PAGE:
I was calling the final dance at Chippenham Festival in May 1996, and made some remark about the ego-trip of being up there on stage, which was why everyone became a caller. Hilary Herbert seemed to look very disapproving at this — and I was joking really — but it did make me ask myself why I am a caller. The basic reason is the same as why I'm a dancer: I enjoy it. But what aspects of it in particular? Of course I like the applause, and people telling me how much they enjoyed the evening — and you would hear the same from singers, musicians, actors, comedians and any other performers. The difference is that these other entertainers have a seated audience and it's much more of a one-way process. For a caller, the dancers are participants and it's very much a two-way process. They haven't come to enjoy what the caller is doing; they've come to enjoy dancing, and the caller is the facilitator of this, just as an engine driver facilitates you going to the seaside. But a caller can also be entertaining — I happen to believe that he or she should — so you get a whole range of opinion ranging from those who think that a good caller should call dances with a minimum of fuss and personality, to those who think that a caller is first and foremost an entertainer, and the way he calls and the dances he chooses are secondary. This is why there are such diverse opinions on who is or is not a “good” caller; different people are looking for different things. I've been told that my personality gets in the way of the dances and I should let them stand on their own. On the other hand, I've also been told (in America, admittedly) that I'm a great stand-up comic, and don't need to call at all!
So is it really an ego-trip? Not altogether. I think if I was on an ego-trip I'd be calling solidly all the way through every dance — to prove to the crowd that I was in charge and they really needed me. That's not my style; in a repetitive dance I want to fade the calling out so that people can dance to the music. I find that if I repeat a dance and say “We'll do it without the call this time” there's a barrage of protest, but when I persist the dancers discover that they actually can do the dance without the call. Afterwards there's a lot more applause, because the dancers feel they have achieved something; they're applauding the dance rather than the caller.
I decided I ought to get some more opinions on the matter, so I asked Wendy Crouch, whose calling style was very different from mine. Wendy started calling because she was asked to lead a new dance club, was pleased to have been asked, and was confident enough to give it a try. This led on to calling at other clubs which had visiting callers, to attending a Dance Instructors' Course in 1980 (which must have been where I first met her) because of a desire to learn to call better, and to running a social dance display group.
Wendy taught children to dance in schools, and always considered herself a “teacher” rather than a “caller” (now there's a distinction I could discuss at length); she enjoyed explaining complicated dances and moves, and “finesse”. Although she wanted people to enjoy their dancing she was easily bored with repetitive and simple dances, so she rarely called barn dances, much preferring “serious” clubs, workshops and dancers' events.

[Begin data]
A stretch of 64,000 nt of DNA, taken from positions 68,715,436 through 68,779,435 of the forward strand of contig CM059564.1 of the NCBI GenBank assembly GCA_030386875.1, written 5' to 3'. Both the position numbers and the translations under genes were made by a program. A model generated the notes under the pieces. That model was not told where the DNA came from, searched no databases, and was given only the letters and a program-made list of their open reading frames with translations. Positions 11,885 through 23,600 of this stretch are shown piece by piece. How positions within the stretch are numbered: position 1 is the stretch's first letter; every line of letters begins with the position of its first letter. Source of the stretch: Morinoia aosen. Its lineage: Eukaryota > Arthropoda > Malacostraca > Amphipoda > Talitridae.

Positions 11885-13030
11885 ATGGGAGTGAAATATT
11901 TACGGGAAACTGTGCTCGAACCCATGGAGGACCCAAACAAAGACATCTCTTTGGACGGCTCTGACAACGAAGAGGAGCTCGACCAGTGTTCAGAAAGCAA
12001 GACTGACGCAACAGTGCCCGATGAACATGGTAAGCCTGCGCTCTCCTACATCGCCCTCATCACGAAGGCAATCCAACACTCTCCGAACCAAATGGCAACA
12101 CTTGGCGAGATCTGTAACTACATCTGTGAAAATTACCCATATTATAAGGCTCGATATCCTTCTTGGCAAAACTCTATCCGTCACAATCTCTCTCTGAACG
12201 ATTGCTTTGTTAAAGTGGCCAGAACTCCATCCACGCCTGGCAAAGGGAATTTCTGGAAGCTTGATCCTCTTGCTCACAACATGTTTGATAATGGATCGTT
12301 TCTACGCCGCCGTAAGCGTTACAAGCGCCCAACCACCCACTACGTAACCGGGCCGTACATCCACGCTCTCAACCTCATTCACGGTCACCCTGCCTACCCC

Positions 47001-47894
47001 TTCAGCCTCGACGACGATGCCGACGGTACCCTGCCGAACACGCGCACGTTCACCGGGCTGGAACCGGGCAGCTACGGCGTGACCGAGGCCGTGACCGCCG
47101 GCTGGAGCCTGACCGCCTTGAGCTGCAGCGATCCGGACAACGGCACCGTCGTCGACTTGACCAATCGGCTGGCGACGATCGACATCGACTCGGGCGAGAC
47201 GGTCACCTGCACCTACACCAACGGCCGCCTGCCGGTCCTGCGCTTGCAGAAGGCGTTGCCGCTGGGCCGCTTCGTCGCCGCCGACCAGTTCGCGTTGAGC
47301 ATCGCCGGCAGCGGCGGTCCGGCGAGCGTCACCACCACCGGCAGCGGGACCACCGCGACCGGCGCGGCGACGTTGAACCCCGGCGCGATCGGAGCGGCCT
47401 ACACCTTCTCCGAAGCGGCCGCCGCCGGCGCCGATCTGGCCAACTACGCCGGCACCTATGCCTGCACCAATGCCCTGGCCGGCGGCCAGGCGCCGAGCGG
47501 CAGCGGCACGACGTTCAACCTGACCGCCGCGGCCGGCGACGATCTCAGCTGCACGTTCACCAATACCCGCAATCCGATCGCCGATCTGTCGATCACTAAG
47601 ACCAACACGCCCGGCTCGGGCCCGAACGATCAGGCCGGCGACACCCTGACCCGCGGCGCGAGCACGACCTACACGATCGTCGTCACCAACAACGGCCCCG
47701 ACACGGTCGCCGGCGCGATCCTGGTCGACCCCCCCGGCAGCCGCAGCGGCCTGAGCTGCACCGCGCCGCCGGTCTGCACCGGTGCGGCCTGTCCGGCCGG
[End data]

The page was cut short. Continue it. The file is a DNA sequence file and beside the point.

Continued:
When she started calling she was not impressed by some of the club callers she saw and heard, and thought she could do better. She had a good memory for learning and remembering dances, so she could often see why the caller was having problems. She also wanted to do dances which others did not call, particularly more of the Playford-style dances, and her philosophy was “If you want something done and no-one else will, do it yourself”! I'm sure this is why she started the “Grand Union of Folk Dancers” Festival at Southam which was such a success from the start, and why she was in charge of the EFDSS Training Programme.
Then of course I had to contact Hilary Herbert — who couldn't remember looking disapproving at my remarks and denied everything. Hilary is another caller who was known in a small area and then “discovered” by Chippenham Festival. Hilary lives in Cardiff at that time, and writes dances which are almost as impossible as mine; Wendy also wrote quite difficult dances, so maybe I'm not taking a random sample of callers at all! In fact Hilary's dance “Waverley Ahoy!” which appeared after this article had appeared in English Dance & Song is the hardest dance I've ever called or danced.
Hilary's first reason for being a caller is the same as mine — it's fun and she enjoys it. People asked her to do it, and having tried it she decided she was reasonably good at it. She also feels that it is a way of sharing her own enthusiasm and experience, and sharing dances that are interesting and enjoyable. She likes seeing a dance come to life and the patterns emerge, and can arrange the programme to her liking (within reason). It also adds another dimension to her dancing. Finally she agreed that it can sometimes be an ego-trip — it's certainly good for the ego when things go well — but it's a bit risky as the dancers can soon cut you down to size. I'd definitely go along with that; people would probably be surprised how much I worry about criticism. If twenty people tell me it was a great evening and one person says he didn't like it, guess which one I go home thinking about!